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|how many do you need? what fabrics are availabe and what works best? what do you do when you're out? what features are good/bad?
You need as many pads and pantiliners as the disposables you would use on your heaviest day, multiplied by the number of days you go without doing laundry. (You can wash them in with your regular laundry, in cold water to avoid stains. I put mine in a zippered mesh bag so they don't get lost amid bigger items.) You need only one cup; just don't forget where you put it!
I think flannel is most comfortable against my skin. The best absorbency I've found is terrycloth or hemp fleece for the inner layers. There are a lot of cloth pads with synthetic microfleece next to your skin, but I don't use those because the stuff has never been safety-tested, and I'm wary of microfibers in my most delicate areas.
I use cloth pads only at home or on short outings when I won't need to change. I use a cup (Keeper) and cloth pantiliner the rest of the time. When I empty the Keeper in a restroom where I can reach the sink, I rinse it, but in a stall I just blot w/TP and reinsert. It's unusual for me to have enough leakage that I need to change pantiliners, but if I do I fold the used one wet-side-in and snap the wings around it, tuck it in the inside pocket of my purse, and rinse it ASAP after getting home.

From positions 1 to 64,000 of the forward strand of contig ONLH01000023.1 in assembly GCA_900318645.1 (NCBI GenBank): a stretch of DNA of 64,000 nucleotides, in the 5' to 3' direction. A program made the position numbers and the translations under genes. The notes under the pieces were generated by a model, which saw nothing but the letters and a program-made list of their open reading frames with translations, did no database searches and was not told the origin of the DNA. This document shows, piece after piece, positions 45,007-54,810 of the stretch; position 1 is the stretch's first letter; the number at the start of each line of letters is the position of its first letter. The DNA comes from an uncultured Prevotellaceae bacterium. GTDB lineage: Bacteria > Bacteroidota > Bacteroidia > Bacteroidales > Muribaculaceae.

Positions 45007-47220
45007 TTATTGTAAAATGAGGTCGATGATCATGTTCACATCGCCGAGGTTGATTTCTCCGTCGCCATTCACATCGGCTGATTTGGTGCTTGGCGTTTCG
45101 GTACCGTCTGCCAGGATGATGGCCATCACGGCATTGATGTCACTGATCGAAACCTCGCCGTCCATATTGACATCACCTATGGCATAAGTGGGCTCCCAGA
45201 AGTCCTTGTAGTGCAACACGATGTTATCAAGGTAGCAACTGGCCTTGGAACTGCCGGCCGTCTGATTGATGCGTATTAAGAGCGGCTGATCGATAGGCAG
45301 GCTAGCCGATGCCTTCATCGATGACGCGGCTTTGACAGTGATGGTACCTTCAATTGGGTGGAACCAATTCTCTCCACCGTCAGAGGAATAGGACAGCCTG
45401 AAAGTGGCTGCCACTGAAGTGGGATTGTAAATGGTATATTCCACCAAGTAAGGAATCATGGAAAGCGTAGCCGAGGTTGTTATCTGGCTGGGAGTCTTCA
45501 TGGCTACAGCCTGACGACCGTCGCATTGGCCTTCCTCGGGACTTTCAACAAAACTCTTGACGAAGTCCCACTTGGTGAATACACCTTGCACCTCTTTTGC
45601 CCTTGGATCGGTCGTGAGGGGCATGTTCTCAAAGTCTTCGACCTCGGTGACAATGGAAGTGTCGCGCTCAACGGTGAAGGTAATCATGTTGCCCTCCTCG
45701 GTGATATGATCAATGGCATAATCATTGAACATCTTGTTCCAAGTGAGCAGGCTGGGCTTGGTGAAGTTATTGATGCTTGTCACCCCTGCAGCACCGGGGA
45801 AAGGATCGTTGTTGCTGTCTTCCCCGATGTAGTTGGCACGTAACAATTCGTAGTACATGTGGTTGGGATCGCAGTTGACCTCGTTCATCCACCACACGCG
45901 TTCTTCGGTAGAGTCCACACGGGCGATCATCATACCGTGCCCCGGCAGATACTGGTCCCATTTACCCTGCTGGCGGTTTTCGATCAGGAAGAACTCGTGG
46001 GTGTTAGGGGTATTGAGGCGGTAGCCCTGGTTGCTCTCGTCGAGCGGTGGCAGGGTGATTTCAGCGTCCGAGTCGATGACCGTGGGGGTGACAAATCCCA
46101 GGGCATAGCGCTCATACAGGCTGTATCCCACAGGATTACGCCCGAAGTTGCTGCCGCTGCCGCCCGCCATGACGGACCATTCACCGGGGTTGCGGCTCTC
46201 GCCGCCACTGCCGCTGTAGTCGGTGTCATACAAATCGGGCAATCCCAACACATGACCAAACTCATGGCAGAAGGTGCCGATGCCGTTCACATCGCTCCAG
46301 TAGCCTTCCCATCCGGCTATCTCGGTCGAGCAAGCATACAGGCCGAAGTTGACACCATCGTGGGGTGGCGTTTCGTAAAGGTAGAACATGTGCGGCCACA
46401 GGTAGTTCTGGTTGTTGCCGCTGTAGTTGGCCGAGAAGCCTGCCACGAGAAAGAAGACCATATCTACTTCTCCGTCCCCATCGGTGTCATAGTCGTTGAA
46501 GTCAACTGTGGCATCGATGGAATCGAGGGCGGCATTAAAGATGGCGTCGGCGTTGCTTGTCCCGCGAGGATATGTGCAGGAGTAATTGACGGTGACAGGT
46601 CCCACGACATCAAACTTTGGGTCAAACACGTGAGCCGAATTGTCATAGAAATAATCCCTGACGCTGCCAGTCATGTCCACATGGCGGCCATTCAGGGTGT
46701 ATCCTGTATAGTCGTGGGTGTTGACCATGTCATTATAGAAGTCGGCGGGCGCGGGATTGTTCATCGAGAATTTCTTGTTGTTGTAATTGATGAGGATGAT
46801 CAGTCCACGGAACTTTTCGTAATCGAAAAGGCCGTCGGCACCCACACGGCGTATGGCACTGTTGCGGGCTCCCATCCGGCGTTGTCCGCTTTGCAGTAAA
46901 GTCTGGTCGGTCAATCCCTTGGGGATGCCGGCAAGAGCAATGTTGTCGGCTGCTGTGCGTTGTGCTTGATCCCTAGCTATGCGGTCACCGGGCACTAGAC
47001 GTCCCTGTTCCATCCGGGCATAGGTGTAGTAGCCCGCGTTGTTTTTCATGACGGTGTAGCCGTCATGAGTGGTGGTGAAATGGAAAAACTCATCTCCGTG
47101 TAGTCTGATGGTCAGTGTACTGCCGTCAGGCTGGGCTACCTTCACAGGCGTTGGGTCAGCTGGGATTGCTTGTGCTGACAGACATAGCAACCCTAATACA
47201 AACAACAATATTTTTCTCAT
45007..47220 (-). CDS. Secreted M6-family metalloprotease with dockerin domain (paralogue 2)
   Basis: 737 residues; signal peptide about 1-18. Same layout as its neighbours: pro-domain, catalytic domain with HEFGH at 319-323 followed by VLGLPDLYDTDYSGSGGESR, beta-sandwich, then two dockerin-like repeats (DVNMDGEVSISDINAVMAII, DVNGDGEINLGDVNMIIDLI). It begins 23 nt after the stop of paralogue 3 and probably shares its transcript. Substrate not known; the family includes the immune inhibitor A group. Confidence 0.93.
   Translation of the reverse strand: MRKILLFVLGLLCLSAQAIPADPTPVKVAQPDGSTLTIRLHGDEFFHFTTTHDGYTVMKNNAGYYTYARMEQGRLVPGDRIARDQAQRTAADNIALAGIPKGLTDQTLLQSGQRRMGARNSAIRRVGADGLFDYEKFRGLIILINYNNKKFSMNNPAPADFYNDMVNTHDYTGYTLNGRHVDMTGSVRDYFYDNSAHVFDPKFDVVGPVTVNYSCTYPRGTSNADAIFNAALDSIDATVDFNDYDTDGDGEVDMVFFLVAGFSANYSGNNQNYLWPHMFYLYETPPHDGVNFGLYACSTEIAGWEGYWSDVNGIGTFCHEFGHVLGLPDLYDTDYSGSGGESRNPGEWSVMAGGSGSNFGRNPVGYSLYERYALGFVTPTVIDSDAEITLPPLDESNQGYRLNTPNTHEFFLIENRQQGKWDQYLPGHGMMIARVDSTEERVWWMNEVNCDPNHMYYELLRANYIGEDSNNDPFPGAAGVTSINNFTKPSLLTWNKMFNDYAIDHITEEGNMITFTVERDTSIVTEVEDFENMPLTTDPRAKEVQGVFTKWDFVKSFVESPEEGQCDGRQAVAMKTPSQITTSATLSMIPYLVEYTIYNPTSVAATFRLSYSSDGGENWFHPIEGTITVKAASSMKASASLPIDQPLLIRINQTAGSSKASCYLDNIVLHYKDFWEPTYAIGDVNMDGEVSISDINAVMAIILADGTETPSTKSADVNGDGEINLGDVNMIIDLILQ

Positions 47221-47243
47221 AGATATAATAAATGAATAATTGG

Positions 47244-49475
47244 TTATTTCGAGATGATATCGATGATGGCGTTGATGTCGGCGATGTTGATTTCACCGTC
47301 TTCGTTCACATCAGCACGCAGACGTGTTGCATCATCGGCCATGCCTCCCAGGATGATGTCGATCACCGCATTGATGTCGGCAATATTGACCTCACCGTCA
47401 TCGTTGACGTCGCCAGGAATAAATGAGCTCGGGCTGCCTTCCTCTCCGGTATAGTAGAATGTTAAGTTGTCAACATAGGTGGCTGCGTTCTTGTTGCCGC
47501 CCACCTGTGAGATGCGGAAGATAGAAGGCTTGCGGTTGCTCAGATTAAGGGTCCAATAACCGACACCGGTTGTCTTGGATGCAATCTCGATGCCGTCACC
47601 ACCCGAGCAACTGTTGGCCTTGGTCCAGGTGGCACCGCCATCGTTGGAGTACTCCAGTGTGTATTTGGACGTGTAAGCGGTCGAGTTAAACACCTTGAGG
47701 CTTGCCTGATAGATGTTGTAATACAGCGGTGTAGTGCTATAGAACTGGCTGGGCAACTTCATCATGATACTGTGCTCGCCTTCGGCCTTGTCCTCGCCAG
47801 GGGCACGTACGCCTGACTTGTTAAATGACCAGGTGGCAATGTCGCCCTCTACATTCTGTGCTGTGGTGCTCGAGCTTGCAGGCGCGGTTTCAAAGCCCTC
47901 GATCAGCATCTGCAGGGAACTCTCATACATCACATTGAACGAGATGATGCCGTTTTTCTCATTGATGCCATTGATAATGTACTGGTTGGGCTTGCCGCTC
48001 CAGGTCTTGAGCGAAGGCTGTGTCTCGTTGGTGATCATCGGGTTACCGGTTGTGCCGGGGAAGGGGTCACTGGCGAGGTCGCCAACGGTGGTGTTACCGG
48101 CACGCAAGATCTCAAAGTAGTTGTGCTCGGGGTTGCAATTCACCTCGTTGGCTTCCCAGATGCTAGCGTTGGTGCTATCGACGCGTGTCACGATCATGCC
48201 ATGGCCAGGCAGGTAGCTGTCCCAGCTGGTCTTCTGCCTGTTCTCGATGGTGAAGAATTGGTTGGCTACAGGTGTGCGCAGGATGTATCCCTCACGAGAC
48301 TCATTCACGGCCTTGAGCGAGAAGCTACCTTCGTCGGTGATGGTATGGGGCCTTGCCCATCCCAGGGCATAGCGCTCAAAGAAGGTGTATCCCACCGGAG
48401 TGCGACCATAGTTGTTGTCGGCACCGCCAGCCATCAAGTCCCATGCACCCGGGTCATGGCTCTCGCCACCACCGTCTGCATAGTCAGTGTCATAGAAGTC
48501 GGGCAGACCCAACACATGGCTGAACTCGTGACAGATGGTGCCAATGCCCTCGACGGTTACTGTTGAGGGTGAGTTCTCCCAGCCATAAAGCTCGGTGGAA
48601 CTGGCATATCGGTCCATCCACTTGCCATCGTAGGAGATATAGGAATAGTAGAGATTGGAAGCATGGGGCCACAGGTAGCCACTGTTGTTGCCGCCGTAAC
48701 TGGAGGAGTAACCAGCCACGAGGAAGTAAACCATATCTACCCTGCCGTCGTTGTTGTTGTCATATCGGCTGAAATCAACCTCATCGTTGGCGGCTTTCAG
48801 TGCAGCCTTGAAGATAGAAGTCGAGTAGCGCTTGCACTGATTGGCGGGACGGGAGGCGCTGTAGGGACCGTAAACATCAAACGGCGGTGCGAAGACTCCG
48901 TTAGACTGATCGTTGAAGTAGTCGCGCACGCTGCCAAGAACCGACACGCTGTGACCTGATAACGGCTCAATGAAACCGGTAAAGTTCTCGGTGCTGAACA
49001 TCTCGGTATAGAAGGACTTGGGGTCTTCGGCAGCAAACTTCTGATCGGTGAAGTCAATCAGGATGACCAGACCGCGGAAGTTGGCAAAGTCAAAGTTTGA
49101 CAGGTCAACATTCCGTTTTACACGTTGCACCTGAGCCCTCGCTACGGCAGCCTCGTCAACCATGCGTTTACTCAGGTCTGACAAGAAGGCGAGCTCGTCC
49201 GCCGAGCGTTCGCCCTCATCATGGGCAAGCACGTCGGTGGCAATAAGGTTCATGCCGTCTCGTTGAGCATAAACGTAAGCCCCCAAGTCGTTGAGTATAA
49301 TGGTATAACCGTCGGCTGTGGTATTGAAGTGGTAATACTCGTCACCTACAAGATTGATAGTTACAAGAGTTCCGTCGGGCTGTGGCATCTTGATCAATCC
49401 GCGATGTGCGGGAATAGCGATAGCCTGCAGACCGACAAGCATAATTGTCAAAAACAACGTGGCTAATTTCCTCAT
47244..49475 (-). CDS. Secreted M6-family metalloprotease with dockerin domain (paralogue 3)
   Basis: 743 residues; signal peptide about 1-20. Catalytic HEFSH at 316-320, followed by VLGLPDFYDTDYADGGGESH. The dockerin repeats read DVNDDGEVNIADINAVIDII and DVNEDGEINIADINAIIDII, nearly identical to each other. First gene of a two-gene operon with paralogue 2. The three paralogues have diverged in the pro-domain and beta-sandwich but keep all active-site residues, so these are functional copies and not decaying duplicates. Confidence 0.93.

There are so many different styles of pads, I think the best approach is to try one of each kind that sounds good and then order more of your favorites! One thing I do want to mention is length: If you walk a lot, unless you wear very tight panties, you want pantiliners at least 6" long and pads at least 9" long, because as you walk they tend to migrate slowly backward...and that is not something you can correct discreetly!
Oh, also, look for pads (esp. for heavy flow) that don't have stitching along the crease between the middle part and the wing, esp. stitching through a waterproof layer. If you have a big surge of flow, the watery part will go right through the stitch holes.
I wouldn't bother with Instead cups. They're a very different shape, so they don't give an accurate impression of what the Keeper/Diva/Mooncup is like. Also, both Keeper and Diva (not sure about Mooncup) have a money-back guarantee, so you can try it out without wasting money. The only thing Insteads are good for IMO is stashing in various places in case a period starts unexpectedly--they CAN be reused a few times, so just one will get me home to my Keeper, whereas if I stash tampons I need to stash 3 of them.
The explanation I've heard for why a reusable cup shortens your period is that it creates a mild suction that helps the flow come out, whereas a tampon blocks it up and a pad is kind of neutral. I've had shorter periods with the Keeper (3-4 days) than I did with tampons (6 days), but if I use cloth pads for most of my period that lengthens it by a day or so.
|Also, this is hard to describe until you experience it, but most of what you bleed never makes it to the pad. it stays inside until you go to the bathroom and pee, the peeing action is enough of a kegal to push it out so it goes into the toilet instead of on the pad.
That's interesting but definitely not universal. I bet it depends on the amount of flow and maybe also on certain details of your anatomy.... I have a heavy flow, and although I do get a sort of surge when I pee, I can soak a cloth pad in an hour or two.
Hope this is helpful! I love reusables!